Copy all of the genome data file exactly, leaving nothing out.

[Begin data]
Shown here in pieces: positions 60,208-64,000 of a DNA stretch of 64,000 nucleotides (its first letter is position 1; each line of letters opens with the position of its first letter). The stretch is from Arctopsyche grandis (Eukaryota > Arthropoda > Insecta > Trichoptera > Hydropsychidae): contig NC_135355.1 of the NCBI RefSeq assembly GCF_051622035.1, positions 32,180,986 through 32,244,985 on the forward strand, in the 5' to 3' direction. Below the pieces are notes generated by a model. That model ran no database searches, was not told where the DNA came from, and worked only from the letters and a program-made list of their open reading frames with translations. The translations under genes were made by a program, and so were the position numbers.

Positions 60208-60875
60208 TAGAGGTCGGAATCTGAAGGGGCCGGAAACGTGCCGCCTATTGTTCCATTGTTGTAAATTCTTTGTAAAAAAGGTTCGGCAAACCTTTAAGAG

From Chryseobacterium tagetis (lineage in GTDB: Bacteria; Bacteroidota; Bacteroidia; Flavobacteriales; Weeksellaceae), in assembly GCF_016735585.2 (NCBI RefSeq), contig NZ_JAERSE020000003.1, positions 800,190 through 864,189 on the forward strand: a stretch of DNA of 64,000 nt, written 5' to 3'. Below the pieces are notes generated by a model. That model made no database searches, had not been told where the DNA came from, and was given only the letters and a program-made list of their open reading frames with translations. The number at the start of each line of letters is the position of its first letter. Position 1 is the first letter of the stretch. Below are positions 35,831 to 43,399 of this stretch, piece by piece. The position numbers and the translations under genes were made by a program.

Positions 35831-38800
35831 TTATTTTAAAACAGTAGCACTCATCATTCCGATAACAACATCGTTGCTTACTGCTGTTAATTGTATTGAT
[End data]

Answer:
Shown here in pieces: positions 60,208-64,000 of a DNA stretch of 64,000 nucleotides (its first letter is position 1; each line of letters opens with the position of its first letter). The stretch is from Arctopsyche grandis (Eukaryota > Arthropoda > Insecta > Trichoptera > Hydropsychidae): contig NC_135355.1 of the NCBI RefSeq assembly GCF_051622035.1, positions 32,180,986 through 32,244,985 on the forward strand, in the 5' to 3' direction. Below the pieces are notes generated by a model. That model ran no database searches, was not told where the DNA came from, and worked only from the letters and a program-made list of their open reading frames with translations. The translations under genes were made by a program, and so were the position numbers.

Positions 60208-60875
60208 TAGAGGTCGGAATCTGAAGGGGCCGGAAACGTGCCGCCTATTGTTCCATTGTTGTAAATTCTTTGTAAAAAAGGTTCGGCAAACCTTTAAGAG

From Chryseobacterium tagetis (lineage in GTDB: Bacteria; Bacteroidota; Bacteroidia; Flavobacteriales; Weeksellaceae), in assembly GCF_016735585.2 (NCBI RefSeq), contig NZ_JAERSE020000003.1, positions 800,190 through 864,189 on the forward strand: a stretch of DNA of 64,000 nt, written 5' to 3'. Below the pieces are notes generated by a model. That model made no database searches, had not been told where the DNA came from, and was given only the letters and a program-made list of their open reading frames with translations. The number at the start of each line of letters is the position of its first letter. Position 1 is the first letter of the stretch. Below are positions 35,831 to 43,399 of this stretch, piece by piece. The position numbers and the translations under genes were made by a program.

Positions 35831-38800
35831 TTATTTTAAAACAGTAGCACTCATCATTCCGATAACAACATCGTTGCTTACTGCTGTTAATTGTATTGAT